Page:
Tyler and to L. National Center for Biotechnology Information , U. Journal List Front Hum Neurosci v. Front Hum Neurosci.

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Published online Feb 8. Prepublished online Oct Christopher W. Likova 1. Lora T. Author information Article notes Copyright and License information Disclaimer. Received Apr 11; Accepted Jan This is an open-access article distributed under the terms of the Creative Commons Attribution Non Commercial License , which permits non-commercial use, distribution, and reproduction in other forums, provided the original authors and source are credited.

Abstract With all the wealth of scientific activities, there remains a certain stigma associated with careers in science, as a result of the inevitable concentration on narrow specializations that are inaccessible to general understanding. Keywords: art, learning, neuroscience, limbic system, inspiration. Studies of Arts, Creativity, and Learning Despite the divergence between arts and sciences, a growing body of quantitative research suggests that the learning of science may be enhanced by relationships with the arts.

The Need for Learning Enhancement The enhancement of learning remains a challenge, particularly in the school setting. Studies of Intersensory Connections and the Arts Neuroimaging studies have revealed that visual arts as well as music engage many aspects of brain function, and involve nearly every neural subsystem identified so far Zeki, ; Solso, ; Brown et al.

Learning and Active Involvement in the Arts The current expansion of interest in the science of learning motivates exploration of the expanded possibilities of conceptual interrelationships offered by training in the arts. Another key aspect that the arts bring to the mix is the creativity involved in the generation of the art work, which was analyzed into its experiential components by Wallas , involving i preparation by focusing on the domain of problem and prior approaches to its solution, ii incubation by subconscious processes without explicit activity related to the problem, iii intimation that a solution is on its way, iv insight into a novel solution to the problem, v verification and elaboration of the details of the solution.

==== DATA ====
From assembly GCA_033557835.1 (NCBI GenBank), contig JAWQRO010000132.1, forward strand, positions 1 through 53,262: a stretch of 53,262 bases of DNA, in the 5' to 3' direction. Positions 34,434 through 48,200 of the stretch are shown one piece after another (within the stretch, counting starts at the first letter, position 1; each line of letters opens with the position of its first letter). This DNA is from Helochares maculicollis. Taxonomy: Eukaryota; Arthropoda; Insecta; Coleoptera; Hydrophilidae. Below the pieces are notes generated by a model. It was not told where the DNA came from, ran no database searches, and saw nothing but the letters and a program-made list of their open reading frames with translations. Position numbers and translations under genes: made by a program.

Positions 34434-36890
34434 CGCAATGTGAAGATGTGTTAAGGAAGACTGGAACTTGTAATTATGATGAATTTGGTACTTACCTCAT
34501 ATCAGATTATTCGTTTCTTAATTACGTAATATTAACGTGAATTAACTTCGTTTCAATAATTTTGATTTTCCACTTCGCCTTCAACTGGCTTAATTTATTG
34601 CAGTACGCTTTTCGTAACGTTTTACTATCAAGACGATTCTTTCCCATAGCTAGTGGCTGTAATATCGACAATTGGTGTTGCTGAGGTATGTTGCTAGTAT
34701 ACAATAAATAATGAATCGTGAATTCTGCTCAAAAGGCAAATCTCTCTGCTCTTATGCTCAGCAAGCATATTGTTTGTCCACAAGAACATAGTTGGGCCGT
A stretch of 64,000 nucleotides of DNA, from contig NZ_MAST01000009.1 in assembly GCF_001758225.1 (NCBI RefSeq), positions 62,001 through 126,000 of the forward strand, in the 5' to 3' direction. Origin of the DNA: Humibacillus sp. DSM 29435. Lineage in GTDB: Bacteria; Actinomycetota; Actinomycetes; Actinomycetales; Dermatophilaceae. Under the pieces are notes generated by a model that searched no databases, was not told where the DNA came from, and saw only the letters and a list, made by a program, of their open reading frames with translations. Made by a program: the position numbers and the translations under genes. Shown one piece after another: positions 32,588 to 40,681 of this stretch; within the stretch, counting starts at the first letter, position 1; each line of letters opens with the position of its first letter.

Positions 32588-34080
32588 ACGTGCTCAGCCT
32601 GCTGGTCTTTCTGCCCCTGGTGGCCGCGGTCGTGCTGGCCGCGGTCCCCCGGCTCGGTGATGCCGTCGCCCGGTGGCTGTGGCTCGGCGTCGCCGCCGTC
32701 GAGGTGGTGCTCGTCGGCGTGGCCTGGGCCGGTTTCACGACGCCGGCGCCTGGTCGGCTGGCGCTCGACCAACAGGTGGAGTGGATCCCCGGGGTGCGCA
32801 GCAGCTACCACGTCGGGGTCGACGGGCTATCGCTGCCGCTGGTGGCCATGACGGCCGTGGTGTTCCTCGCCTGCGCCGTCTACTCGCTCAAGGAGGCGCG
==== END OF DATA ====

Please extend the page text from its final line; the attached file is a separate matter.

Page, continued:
Arts, Learning, and Inspiration Another key aspect of learning that can be facilitated by the arts is the emotional inspiration to be involved in the learning process. Recommendations for Future Research for the Enhancement of Learning through Art A recent NSF report has assembled recommendations for research strategies for the enhancement of learning through art Tyler et al.

Strategic principles Art is fundamentally a communicative medium : the processes of creation and appreciation of art constitutes a special kind of communication; thus future research needs to study both the creators of the art and the consumers enjoyers of the artistic products; a focus on one or the other alone would be incomplete.

1. Creativity

Key research questions How can the dimensionality of the domain be scientifically defined in each of the arts? Methodological recommendations To understand the cross-modal effects of art training, it is necessary to study the basic perceptual processing of the artistic objects that give rise to these experiences. Conflict of Interest Statement The authors declare that the research was conducted in the absence of any commercial or financial relationships that could be construed as a potential conflict of interest. References Acevedo B. Neural correlates of long-term intense romantic love.

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Face configuration processing in the human brain: the role of symmetry. Cortex 7 , — Building a motor simulation de novo: observation of dance by dancers. Neuroimage 31 , — Creativity: Flow and the Psychology of Discovery and Invention. The cognitive neuroscience of creativity.

Amusia is associated with deficits in spatial processing. Combined effects of attention and motivation on visual task performance: transient and sustained motivational effects. Drawing objects from memory in aphasia. Brain , — Handbook of Creativity. Adult age differences in the perception and learning of artistic style categories. Aging 2 , — Involvement of basal ganglia and orbitofrontal cortex in goal-directed behavior. Critique of Practical Reason , trans. Pluhar W. The fusiform face area: a module in human extrastriate cortex specialized for face perception. Neural correlates of beauty.

Hemispheric contributions to drawing. Neuropsychology 27 , — Brain Topogr. The Psychology of Perspective and Renaissance Art. Drawing enhances cross-modal memory plasticity in the human brain: a case study in a totally blind adult. Vision and Art: The Biology of Seeing. New York: Harry N. An Outline of Psychology. Eloquent Evidence: Arts at the Core of Learning.